You Won’t Believe What’s In These Pills

Fecal pills

Credit:: Hohmann lab

Clostridium difficile, or more commonly “C. diff,” is a nasty bacterium that claims the lives of 14,000 Americans every year. Most at risk are people with conditions requiring prolonged use of antibiotics, which have the unfortunate side effect of wiping out the natural, good bacteria in the colon—thus allowing bad bugs like C. diff to multiply unchecked. In many folks, C. diff infection can be treated by halting the original antibiotics and switching to other types of antibiotics. But for some people, that doesn’t work—C. diff is either resistant to treatment or makes a hasty comeback.

What’s to be done then? Well, researchers have known for some time that taking microbe-rich stool samples from healthy people and transplanting them into C. diff patients helps to improve their symptoms. The challenge has been figuring out a safe and effective way to do this that is acceptable to patients and doesn’t involve invasive procedures, such as colonoscopy or nasogastric tubes [1,2]. Could there be a simple solution? To put it more bluntly: what about poop pills?

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Stem Cell Science: Taking Aim at Type 1 Diabetes

human stem cell-derived beta cells

Caption: Insulin-producing pancreatic beta cells (green) derived from human embryonic stem cells that have formed islet-like clusters in a mouse. The red cells are producing another metabolic hormone, glucagon, that regulates blood glucose levels. Blue indicates cell nuclei.
Credit: Photo by B. D. Colen/Harvard Staff; Image courtesy of Doug Melton

For most of the estimated 1 to 3 million Americans living with type 1 diabetes, every day brings multiple fingerpricks to manage their blood glucose levels with replacement insulin [1,2]. The reason is that their own immune systems have somehow engaged in friendly fire on small, but vital, clusters of cells in the pancreas known as the islets—which harbor the so-called “beta cells” that make insulin. So, it’s no surprise that researchers seeking ways to help people with type 1 diabetes have spent decades trying a find a reliable way to replace these islets.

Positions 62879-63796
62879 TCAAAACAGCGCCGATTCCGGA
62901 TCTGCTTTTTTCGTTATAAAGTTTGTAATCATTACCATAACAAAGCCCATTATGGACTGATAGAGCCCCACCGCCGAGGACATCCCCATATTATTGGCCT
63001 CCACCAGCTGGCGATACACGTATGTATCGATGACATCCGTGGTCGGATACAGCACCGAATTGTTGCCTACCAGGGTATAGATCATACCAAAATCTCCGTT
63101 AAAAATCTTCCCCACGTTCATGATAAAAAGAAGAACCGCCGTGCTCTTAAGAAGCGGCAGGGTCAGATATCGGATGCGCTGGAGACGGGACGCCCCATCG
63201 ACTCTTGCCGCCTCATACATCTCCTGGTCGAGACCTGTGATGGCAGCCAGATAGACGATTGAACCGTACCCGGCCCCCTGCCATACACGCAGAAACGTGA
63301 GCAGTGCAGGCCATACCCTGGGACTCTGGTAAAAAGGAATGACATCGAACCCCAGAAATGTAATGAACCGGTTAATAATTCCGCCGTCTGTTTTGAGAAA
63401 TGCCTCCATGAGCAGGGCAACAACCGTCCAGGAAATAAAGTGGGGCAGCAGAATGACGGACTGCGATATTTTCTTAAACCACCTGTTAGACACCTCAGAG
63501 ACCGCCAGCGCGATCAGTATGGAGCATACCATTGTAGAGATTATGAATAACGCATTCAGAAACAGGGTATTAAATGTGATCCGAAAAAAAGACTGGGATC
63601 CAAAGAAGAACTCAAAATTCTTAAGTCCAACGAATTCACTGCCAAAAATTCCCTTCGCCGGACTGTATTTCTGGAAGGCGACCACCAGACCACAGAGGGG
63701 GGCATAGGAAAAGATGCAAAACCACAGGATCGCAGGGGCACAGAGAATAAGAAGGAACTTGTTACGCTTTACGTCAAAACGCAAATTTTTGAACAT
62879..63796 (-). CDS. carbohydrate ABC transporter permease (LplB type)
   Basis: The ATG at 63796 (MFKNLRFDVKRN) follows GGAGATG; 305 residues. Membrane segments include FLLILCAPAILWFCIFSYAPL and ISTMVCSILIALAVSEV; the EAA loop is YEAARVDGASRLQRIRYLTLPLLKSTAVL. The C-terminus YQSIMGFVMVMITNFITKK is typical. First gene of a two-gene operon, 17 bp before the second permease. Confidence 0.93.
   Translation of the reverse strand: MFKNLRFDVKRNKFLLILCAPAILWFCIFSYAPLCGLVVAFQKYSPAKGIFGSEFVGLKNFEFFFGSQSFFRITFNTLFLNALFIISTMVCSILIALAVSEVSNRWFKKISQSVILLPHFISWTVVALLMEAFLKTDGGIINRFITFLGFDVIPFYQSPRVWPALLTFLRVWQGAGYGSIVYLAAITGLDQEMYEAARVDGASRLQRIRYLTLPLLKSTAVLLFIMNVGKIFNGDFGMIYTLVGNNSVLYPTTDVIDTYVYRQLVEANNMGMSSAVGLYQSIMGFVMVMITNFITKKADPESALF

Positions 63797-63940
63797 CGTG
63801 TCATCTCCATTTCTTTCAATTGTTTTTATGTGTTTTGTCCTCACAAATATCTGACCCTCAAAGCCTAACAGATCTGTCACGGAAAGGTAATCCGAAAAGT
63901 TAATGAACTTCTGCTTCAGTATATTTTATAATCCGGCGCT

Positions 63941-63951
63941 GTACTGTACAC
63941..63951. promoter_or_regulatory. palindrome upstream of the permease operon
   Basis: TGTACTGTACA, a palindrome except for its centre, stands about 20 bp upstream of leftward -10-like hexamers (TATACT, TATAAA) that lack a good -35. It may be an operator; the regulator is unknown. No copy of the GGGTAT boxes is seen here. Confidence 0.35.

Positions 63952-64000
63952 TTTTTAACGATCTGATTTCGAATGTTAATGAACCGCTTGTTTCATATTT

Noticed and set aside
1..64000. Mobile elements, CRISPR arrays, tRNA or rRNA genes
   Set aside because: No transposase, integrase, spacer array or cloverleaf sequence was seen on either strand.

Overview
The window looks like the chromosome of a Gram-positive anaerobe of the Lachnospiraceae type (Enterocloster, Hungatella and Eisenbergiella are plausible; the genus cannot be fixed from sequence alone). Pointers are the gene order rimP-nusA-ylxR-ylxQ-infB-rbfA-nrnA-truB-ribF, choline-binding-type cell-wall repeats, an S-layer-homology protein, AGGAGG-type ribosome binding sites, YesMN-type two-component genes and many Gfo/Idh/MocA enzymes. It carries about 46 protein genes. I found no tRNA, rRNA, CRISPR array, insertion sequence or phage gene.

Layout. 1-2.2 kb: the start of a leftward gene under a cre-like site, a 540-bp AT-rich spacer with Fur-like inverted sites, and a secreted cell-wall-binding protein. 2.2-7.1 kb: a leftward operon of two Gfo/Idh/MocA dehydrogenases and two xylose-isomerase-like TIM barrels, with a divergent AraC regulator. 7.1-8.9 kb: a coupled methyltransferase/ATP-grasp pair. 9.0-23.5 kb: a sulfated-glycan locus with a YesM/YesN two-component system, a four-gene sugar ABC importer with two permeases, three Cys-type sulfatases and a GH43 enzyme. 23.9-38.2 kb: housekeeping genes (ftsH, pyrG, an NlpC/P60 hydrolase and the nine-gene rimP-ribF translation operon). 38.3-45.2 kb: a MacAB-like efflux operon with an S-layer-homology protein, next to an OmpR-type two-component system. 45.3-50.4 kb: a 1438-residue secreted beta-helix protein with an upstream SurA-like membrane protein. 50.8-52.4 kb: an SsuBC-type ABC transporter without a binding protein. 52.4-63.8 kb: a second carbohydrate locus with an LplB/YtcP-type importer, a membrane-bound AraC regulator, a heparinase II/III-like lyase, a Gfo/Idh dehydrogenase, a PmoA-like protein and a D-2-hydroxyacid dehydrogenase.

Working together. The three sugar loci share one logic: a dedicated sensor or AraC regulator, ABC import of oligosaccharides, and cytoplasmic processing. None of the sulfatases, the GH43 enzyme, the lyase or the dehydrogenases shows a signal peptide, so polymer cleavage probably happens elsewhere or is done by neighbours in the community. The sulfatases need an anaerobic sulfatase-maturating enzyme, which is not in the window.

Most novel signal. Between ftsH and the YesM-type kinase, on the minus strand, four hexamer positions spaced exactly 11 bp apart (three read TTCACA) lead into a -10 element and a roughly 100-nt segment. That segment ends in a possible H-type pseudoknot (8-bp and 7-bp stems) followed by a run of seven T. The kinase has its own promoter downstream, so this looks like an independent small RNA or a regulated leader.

Islet replacement has proven to be an extremely difficult research challenge for a variety of reasons, but exciting opportunities are now on the horizon. Notably, a team of researchers, led by Douglas Melton of Harvard University, Cambridge, MA, and partially funded by NIH, reported groundbreaking success just last week in spurring a human embryonic stem cell (hESC) line and two human-induced pluripotent stem (iPS) cell lines to differentiate into the crucial, insulin-producing beta cells. Not only did cells generated from all three of these lines look like human pancreatic beta cells, they functioned like bona fide, glucose-responsive beta cells in a mouse model of type 1 diabetes [3].

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NIH Ebola Update: Working Toward Treatments and Vaccines

Ebola virus and development of therapeutics

Credit: National Institutes of Health

Updated Oct. 22, 2014: The National Institutes of Health (NIH) today announced the start of human clinical trials of a second Ebola vaccine candidate at the NIH Clinical Center in Bethesda, MD. In this early phase trial, researchers from NIH’s National Institute of Allergy and Infectious Diseases (NIAID) are evaluating the vaccine, called VSV-ZEBOV, for its safety and ability to generate an immune response in healthy adults who receive two intramuscular doses, called a prime-boost strategy.

The Walter Reed Army Institute of Research is simultaneously testing the vaccine candidate as a single dose at its Clinical Trials Center in Silver Spring, MD. VSV-ZEBOV, which was developed by researchers at the Public Health Agency of Canada’s National Microbiology Laboratory, has been licensed to NewLink Genetics Corp. through its wholly owned subsidiary BioProtection Systems, both based in Ames, Iowa.